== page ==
13. richkae

    richkae VIN587

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    Those people do not understand science.
    You can't prove anthropomorphic climate change. You can't prove the big bang. You can't prove quantum mechanics. You can't prove relativity...

    That's not how science works. It is sad to me that so many people - especially educators - do not understand science.
     
  14. nwdiver

    nwdiver Active Member

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    #14 nwdiver, Jun 18, 2015
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    Scientists and science educators need to understand that scientists and the public speak two different languages. The translation of theory is 'proven'; Yes, no theory is EVER proven... but you don't have time to explain that in your elevator speech. So, translation.... Anthropogenic Global Warming is a proven fact.

    Does anyone have a link to an English version of the encyclical? I wish the pope had emphasized a SMARTER lifestyle over a SMALLER lifestyle... IMO that would be an easier sell.

    ....Never mind.... found it...
     
  15. Curt Renz

    Curt Renz Active Member

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    #15 Curt Renz, Jun 18, 2015
    Last edited by a moderator: Mar 13, 2016
    Much of the anthropogenic climate change denial propaganda is coordinated through the Heartland Institute: https://en.wikipedia.org/wiki/The_Heartland_Institute

    It’s supposedly a think tank, but was originally the PR center for tobacco companies denying the adverse health effects of their products. Now their funding comes mainly from oil companies and their political allies. I’m embarrassed that they are based here in Chicago.

    A few years ago the Nobel Prize winning climatologist Don Wuebbles of the University of Illinois convinced my friend Tom Skilling (a long revered Chicago TV weatherman) to stop being a denier. It was Tom who pointed me to the 19-minute 2011 video seen below in which Wuebbles explained anthropogenic climate change. At the two-minute mark he mocks the Heartland Institute:


    <a href="https://www.youtube.com/watch?v=c78JmupgjAo">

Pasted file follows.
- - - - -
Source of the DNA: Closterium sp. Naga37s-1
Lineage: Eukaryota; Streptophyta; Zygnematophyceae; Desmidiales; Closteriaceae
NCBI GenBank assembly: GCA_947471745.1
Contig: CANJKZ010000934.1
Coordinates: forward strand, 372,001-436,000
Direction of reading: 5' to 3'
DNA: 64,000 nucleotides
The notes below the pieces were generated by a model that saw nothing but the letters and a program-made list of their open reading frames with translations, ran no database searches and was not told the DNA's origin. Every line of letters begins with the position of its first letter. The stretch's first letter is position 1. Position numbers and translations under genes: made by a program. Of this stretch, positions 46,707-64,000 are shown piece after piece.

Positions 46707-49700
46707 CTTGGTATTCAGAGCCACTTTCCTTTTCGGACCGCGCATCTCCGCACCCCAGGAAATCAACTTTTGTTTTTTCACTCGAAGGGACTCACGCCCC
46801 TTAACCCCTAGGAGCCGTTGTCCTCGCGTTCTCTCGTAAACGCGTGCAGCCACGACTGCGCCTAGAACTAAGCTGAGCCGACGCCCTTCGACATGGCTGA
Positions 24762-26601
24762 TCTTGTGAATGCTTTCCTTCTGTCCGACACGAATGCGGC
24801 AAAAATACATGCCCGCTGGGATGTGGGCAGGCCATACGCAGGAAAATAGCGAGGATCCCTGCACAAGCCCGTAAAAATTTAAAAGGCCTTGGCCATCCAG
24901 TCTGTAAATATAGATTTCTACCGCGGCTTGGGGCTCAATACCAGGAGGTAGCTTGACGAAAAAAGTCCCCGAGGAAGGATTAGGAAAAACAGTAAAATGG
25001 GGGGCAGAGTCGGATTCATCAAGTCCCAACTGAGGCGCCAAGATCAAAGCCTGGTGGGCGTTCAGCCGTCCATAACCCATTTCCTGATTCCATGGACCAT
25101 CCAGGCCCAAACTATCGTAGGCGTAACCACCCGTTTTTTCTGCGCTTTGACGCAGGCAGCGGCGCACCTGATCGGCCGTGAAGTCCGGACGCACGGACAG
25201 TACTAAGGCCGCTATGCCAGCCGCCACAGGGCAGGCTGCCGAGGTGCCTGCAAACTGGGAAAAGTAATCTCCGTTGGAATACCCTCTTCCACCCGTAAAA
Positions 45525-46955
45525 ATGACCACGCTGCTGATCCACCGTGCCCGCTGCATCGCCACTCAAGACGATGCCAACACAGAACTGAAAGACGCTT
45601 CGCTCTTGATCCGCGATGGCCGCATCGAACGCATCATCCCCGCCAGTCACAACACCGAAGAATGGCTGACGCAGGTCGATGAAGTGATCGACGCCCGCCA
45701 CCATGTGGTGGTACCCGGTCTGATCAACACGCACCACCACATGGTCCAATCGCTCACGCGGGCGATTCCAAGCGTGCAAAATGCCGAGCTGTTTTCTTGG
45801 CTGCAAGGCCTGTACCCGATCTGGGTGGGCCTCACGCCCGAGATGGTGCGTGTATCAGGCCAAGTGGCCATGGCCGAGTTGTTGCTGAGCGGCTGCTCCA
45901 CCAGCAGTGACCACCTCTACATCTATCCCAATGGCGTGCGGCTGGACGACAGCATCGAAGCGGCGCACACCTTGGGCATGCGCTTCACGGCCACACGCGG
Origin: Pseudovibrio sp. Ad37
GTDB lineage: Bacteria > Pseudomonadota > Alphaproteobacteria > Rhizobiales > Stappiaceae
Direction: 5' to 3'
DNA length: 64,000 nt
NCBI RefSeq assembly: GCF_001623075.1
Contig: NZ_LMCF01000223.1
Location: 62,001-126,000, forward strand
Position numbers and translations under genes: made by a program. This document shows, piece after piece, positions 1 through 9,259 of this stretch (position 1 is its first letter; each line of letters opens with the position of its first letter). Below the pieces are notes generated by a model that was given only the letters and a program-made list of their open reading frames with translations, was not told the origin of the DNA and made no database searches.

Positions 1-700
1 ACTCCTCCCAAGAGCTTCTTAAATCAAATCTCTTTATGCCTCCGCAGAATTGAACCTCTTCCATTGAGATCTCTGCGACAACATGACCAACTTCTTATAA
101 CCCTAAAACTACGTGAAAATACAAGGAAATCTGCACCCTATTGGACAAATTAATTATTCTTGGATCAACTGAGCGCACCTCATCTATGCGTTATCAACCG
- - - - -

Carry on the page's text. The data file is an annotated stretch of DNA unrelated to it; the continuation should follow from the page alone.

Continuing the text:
16. austinEV

    austinEV Active Member

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    Best. Pope. Ever. This is huge.
     
  17. richkae

    richkae VIN587

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    Yes but the original comment was talking about teachers. Even non-science teachers should have a basic understanding of what science is and what it is not.

    I know that they don't and some of them are too dumb to understand it, it is just sad. I had a high school biology teacher - yes biology - who would jump up and down on the desk and yell "That's not true!" whenever we watched a science film that said "evolve".
     
  18. austinEV

    austinEV Active Member

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    I (42 years old now) went to school, Kinder through college in Kansas, I think before they got as science hostile as they are now. In eighth grade english we had to do a speech on a topic of our choice. I chose evolution, because I thought it was neat and I already knew a lot about it since I had an old encyclopedia book on it. I told my teacher and she said that would be "controversial". I didn't have a clue what she meant. I did my speech, no one ever said anything about it (I traced life from origins to humans).

    My high school science teachers (biology too) were awesome. I remember we had a dumb paragraph on lamarckian evolution and creationism, but they were really in there like "we have to put this in here too" and quickly moved on. I think kids today don't have it as good as I did.
     
  19. Vger

    Vger Active Member

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    Just having read the summary of the encyclical in the NYT, I am very impressed. To me, as both a scientist and a technologist (though largely retired), I am very pleased that Pope Francis is encouraging the conscientious embrace of science, while calling into question the idea that technology only does helpful things. Science is a method to gain reliable knowledge, but it alone does nothing to bring about wisdom. Sustainability is central to wisdom and compassion— humanity. What is not sustainable, whether crude industry or high technology, intrinsically limits the future of humanity, and the rest of the ecological community upon which we are dependent.

    In my book knowledge + morality = wisdom. A religious leader that reminds us all of that, without regard to the boundaries of his own particular faith and dogma, is a saint, in my humble opinion.

    Bravo Papa Francesco!
     
  20. nwdiver

    nwdiver Active Member

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    So.... ensure that renewables are actually renewable :wink: